I was sitting on the curb, sweat dripping down my face onto the street out front of Big Daddy’s World Famous Love Acts. It was an August Friday in New Orleans around eight in the evening and I had just learned that trying to make money busking on Bourbon Street wasn’t as easy as it seemed.  

There was a crowd, to be sure, and people would stop and watch, but the number of people who would reach into their wallet, or their front pocket, for dollars or change, was negligible. In my duffel bag were the clubs, balls and knives that I’d been throwing into the air for the last several hours with a hat out on the ground. Now that hat was tucked between my legs. I counted the wrinkled bills and pocket change. My haul for the day: eighty-seven dollars, two condoms and a used copy of Slaughterhouse V. Two women dropped the latter objects into my hat early on and walked away laughing. 

Don’t count your money in the street. It was a lesson that hadn’t sunk in at the time, but it had begun to in that moment, as I looked up and saw a man staring at me. He didn’t look intimidating. Just a diminutive middle-aged man, cropped receding gray hair, a loose wife beater and denim jeans. But it was the fact that he was staring that made me suddenly aware of my own vulnerability. Not wanting to risk showing the bills to anyone else, I dropped the money back into the hat and stuffed it into the duffel bag. The man approached me. 

“You look thirsty,” he said.

“I’ll be alright.”

“Lemme getchoo a drink.”

“It’s ok.”

“It’s no trouble. Whatcha drink?”

I looked at him for a second, no longer worried about my money, but not sure what to make of him. His face was lined and creased, but gentle. He didn’t have that abrasive, insistent quality I’d found in most of the drunken tourists I’d encountered earlier in the evening. He seemed lonely.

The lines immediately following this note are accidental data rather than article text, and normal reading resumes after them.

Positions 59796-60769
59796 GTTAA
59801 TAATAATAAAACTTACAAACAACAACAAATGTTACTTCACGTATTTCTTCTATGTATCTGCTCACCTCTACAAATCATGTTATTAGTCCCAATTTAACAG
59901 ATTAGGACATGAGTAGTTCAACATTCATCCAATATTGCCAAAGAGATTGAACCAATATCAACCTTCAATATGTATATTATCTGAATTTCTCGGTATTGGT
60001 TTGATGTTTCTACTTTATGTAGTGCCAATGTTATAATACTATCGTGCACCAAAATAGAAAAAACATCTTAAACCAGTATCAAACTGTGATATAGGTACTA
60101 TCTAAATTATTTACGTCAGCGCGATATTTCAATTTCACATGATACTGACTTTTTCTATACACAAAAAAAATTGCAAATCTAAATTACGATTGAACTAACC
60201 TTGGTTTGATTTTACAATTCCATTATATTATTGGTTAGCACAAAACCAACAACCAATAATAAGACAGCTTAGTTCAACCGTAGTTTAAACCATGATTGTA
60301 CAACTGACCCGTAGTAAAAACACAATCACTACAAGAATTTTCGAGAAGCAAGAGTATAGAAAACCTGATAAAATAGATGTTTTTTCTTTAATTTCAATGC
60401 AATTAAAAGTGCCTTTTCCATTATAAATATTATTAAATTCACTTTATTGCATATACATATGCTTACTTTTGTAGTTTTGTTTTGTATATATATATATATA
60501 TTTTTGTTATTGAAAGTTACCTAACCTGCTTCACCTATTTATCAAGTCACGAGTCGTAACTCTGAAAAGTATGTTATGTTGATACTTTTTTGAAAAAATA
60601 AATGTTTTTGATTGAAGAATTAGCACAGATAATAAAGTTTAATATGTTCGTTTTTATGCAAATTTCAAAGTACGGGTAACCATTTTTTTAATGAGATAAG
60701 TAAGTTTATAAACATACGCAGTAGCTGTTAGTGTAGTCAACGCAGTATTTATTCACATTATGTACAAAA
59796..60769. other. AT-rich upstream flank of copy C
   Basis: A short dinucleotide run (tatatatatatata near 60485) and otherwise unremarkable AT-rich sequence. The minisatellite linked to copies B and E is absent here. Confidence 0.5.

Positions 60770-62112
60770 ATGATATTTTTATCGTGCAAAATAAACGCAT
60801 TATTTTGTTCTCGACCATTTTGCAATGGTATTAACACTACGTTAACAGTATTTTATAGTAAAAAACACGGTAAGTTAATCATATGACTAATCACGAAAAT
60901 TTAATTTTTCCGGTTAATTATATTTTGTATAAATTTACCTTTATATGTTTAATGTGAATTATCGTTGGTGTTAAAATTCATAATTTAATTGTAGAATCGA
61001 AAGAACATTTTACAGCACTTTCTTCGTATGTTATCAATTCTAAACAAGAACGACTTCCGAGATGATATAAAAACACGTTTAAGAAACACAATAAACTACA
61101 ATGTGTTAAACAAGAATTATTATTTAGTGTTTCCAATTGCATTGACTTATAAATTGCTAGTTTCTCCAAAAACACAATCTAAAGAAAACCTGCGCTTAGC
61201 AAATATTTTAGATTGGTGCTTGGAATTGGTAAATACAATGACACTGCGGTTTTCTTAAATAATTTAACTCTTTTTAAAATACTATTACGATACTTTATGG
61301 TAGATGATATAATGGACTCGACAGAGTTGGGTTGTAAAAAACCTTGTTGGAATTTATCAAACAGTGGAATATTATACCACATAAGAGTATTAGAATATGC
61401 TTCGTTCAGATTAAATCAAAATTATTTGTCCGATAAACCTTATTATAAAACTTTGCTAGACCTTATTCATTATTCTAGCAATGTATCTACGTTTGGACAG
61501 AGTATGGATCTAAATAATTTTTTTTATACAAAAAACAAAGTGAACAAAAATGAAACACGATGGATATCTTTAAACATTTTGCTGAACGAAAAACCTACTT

“I could go for a water,” I told him.

“Alright,” he said. “Anything else?”

I thought about it. I was twenty and unsure of how to answer the question. But I had just moved to New Orleans and here I was melting into the pavement on Bourbon Street, so circumstances dictated the response. 


“Any particular whiskey?”

I reached for one of the only names I really knew.

“Jack Daniels.”

He nodded and disappeared up the street. 

Once he was out of sight, I contemplated moving. I was ready to go home anyway, and if he came back with a go-cup from a local bar, I wasn’t going to be brave enough or foolish enough to drink from it. But I believed he was acting out of kindness, and I believed that if I got up and disappeared before he returned, it would break his heart. 

So I stayed. And I waited. And the cacophony of Bourbon Street grew louder and the revelers descended deeper into madness as I watched them pass by me on the street, and the sky was purple and pink and the neon lights shined down on the liquid slurry that flowed into the gutter. And then he was back. 

He handed me a brown paper bag with two bottles of water and an unopened fifth of Jack Daniels. Then he asked if he could sit down beside me. I said he could. His name was John.

We talked a while. I told him I’d come from California to New Orleans as an Americorps volunteer, that I was staying with my brother and his wife, and trying to see if I could get by as a street performer so I could move out before his baby was born and they ran out of room for me. I told him this was my first night busking. Then I asked about him.

“I been here thirty years,” he said.

“What brought you here?”

“I came here to help my friend die.”

His friend was his lover. His lover contracted HIV in the early years of the epidemic. His lover died holding his hand in Charity Hospital. 

“I’m sorry,” I said.

“Don’t be,” he answered. “It’s what brought me here.”

Then John put his hands on his knees and pushed himself up off the curb.

“Enjoy the whiskey,” he said.

“I’ll see you around.”

“We’ll see.”

I busked in the Quarter most every weekend for years to follow, but I never did see him again. 

Stewart Sinclair is a writer living in Bensonhurst, Brooklyn. His work has most recently been featured in LithubGuernicaCreative Non-fiction’s “True Story” series and elsewhere. He is also the founder and editor-in-chief of 433, an online literary journal of literature, art and politics. Follow him on Twitter @StewSinclair

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